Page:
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Wednesday, August 26, 2015

Frostgrave Review

So I have two games in with this system so far and I have to say I am impressed. I haven't done anything that could be called a review yet because I don't believe one should review a game until one had played the game. Now that I have I feel its OK to venture a few opinions and share a few ideas.
One can hardly call a game that comes with Osprey publishing behind it a  surprise and there was some anticipation in my local gaming circle concerning this game. That said Frostgrave seems to have taken the gaming community by storm, its sold out to everyone's surprise, including the author, Joseph McCullough as he noted in a recent blog.   Locally this is the game that has sparked the interest of two of my friends sons, has converted at least one X-Wing player to painting his own figures and gotten this old historical player reverting to his RPG fantasy roots.

A lot of old time GW players are comparing the game to Mordheim as I never played that game I can't venture an opinion but most of them speak of Mordheim with affection.  For me the game takes me back to playing D&D with a brave party of adventures but combines the tactical aspects many of those game lacked.
Its about Treasure! 
OK so lets talk about the game.  Its focused on your Wizard and his Apprentice as they search for treasure and magic in a long abandon city wreaked by magic.  There are various types of wizards some are direct damage dealers via fire balls and lightning bolts, other buff their soldiers and still others summon extra planer allies (called demons regardless of origin).  All of the spells are useful and you should select your firs 8 spells very carefully.  Dealing damage is important but don't over look spells that let you enhance movement.  Also Enchant Weapon is a spell you want access to if you can get it.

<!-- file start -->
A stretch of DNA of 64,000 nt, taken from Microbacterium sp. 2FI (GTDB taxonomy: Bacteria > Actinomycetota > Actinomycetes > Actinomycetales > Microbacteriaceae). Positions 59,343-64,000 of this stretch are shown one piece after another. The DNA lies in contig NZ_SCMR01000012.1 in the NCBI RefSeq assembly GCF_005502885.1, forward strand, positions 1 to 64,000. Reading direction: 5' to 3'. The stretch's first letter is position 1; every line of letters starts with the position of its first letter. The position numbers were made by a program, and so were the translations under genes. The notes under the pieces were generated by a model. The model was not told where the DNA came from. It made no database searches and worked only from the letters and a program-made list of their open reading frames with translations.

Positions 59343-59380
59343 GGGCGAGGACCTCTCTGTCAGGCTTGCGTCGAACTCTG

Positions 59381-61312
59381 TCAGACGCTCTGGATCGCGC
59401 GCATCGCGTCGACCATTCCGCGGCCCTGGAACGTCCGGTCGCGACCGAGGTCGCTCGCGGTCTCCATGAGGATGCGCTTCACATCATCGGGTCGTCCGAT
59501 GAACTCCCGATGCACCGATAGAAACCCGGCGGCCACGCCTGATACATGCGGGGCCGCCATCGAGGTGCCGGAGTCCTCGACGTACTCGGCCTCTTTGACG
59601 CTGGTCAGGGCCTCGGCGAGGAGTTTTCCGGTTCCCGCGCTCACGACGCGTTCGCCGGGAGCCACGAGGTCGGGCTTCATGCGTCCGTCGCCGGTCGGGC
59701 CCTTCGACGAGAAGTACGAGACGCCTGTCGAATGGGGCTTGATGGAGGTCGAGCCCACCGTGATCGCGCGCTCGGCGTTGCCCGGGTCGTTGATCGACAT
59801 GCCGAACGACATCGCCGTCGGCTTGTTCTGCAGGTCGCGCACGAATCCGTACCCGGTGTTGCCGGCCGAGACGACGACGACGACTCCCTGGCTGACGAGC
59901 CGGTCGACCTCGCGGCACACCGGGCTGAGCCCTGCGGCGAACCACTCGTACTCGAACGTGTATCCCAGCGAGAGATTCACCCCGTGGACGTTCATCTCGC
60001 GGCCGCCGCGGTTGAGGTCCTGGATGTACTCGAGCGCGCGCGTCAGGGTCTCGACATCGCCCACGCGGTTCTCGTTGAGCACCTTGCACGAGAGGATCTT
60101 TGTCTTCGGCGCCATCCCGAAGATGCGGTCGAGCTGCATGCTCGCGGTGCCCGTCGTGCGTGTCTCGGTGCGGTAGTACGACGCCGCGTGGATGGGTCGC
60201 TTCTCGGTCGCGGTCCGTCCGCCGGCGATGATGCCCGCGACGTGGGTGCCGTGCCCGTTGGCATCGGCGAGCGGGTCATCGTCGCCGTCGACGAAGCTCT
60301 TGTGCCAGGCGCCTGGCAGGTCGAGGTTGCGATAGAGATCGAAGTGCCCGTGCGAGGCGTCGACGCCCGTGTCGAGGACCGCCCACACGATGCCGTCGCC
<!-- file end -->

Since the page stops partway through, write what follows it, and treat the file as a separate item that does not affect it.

Look out for the frost troll
One of the key aspects of Frostgrave is the fact that your not just facing another wizard with a war band. There are other dangers in the city from animals that have wandered in and are now scared and hunger to undead terrors and demons that have been lurking in place for centuries.  You could play the game cooperatively at least to the extent that for me to win I don't have to beat you just get more treasure.  I am in fact working on a version of the game for a convention were the inhabitants of the city (run by a team of GMs) will be the real enemy, not your fellow players.

The game has an experience system so you can progress in a campaign were you will up grade and replace losses from your war band and build a hideout/stronghold for your Wizard.  You track experience for the wizard his apprentice rises with him. Your other followers don't gain experience, something I have some thoughts on.  There is no handicapping system for new players but I don't know how big a problem this will be an unlike some on the web I will wait to see that problem rather than anticipate it.   I will say that I think nay players first game should be against another level 1 wizard and his war band, just to keep the learning curve gentle. I plan to have a permanent level 1 war band just for this reason.

Game mechanics are simple but elegant you roll one d20 add in a modify for the appropriate skill and you succeed or fail based on how your roll compares to target number that goes up based on the difficulty of the task.  In combat both parties roll on d20 for the principle combatants, additional fighter on one side or the other grant a flat +2 bonus to the roll.  If you roll higher than you opponent you win and your total is compared to the other guys armor ratting, if you bet that you do damage.  You can win or lose big even if your the better fighter on paper.

In conclusion the game has a lot of depth and give us all a solid foundation to build on.  There is enough there to get us all going and I  have several house rule idea I will write about latter.  The most obvious is that this system could easily be adapted to small scale historical warfare by just replacing Wizard and Apprentice with a Leader  and Sidekick (or other appropriate titles).  Drop the magic but keep the other aspects and you can easily take the field with Sharp, Harper and a band of "Picked men" for example.

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